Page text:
Old August 16th 07, 02:17 PM posted to rec.pets.cats.health+behav,alt.cats,alt.pets.cats,rec.pets.cats.misc
Upscale
external usenet poster
 
Posts: 114
Default Cat Pregnancy Questions?


"Ted Davis" wrote in message

It's also illegal in many areas: it's considered animal cruelty for an
unapproved person to use an unapproved method to end the distress of a
suffering animal.


Of course it's illegal, probably always will be in North America, but that's
not the point as far as I'm concerned. When I put my dog down, it wouldn't
have mattered if there were 20 people there threatening to have me charged,
it was a matter of my own peace of mind. And if I'd had to pay some fine or
serve some type of incarceration, that wouldn't have mattered much either.
It was just a matter of my doing what I felt was needed to be done right
away.


  #29  
Old August 16th 07, 03:40 PM posted to rec.pets.cats.health+behav,alt.cats,alt.pets.cats,rec.pets.cats.misc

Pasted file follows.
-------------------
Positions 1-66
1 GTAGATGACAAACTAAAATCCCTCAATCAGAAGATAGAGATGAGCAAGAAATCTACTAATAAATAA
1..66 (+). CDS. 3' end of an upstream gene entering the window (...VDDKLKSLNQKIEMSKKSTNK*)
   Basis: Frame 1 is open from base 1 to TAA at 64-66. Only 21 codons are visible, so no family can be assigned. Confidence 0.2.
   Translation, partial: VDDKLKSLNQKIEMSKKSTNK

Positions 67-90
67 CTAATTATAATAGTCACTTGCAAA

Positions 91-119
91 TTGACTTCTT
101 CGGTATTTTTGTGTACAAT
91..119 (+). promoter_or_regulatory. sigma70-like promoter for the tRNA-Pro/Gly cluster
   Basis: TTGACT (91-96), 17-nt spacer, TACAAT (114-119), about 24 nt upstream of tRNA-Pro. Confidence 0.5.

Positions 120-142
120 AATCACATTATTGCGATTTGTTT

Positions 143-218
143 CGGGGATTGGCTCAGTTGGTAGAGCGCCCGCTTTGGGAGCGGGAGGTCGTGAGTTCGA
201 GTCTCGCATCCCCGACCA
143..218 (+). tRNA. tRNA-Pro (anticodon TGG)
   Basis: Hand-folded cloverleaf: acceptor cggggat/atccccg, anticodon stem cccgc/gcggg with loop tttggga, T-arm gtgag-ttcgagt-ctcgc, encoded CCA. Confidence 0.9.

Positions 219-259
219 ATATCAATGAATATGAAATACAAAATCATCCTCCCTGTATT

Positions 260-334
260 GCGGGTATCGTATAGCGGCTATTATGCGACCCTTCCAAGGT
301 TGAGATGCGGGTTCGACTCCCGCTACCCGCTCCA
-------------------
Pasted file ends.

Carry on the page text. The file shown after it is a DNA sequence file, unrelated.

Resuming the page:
cindys
external usenet poster
 
Posts: 592
Default Cat Pregnancy Questions?


"Upscale" wrote in message
...
"Wendy" wrote in message news:S9idnSXf49-
group. We do adoptions from a Pet Smart store on Saturdays. Last weekend

we
had a man bring us a kitten who was obviously on death's door. It
appeared
to have injested some type of poison and was having convultions. It was
beyond helping so one of our volunteers took the kitten to the local SPCA

to
get it euthanized. When she arrived there the person at the shelter told

her
they couldn't help us because they didn't have room.


I have to ask. When confronted with this problem, why did *you* not force
yourself to take action? You had a kitten that was obviously in great
distress, you knew it had to be put down and you couldn't immediately find
a
vet to do it. All the time and effort you spent trying to do the right
thing
and the kitten was suffering. A few seconds of submerging it in a sink and
it's agony would have been over. Relatively quick and painless.

---------
I don't necessarily dispute your premise of putting an animal out of its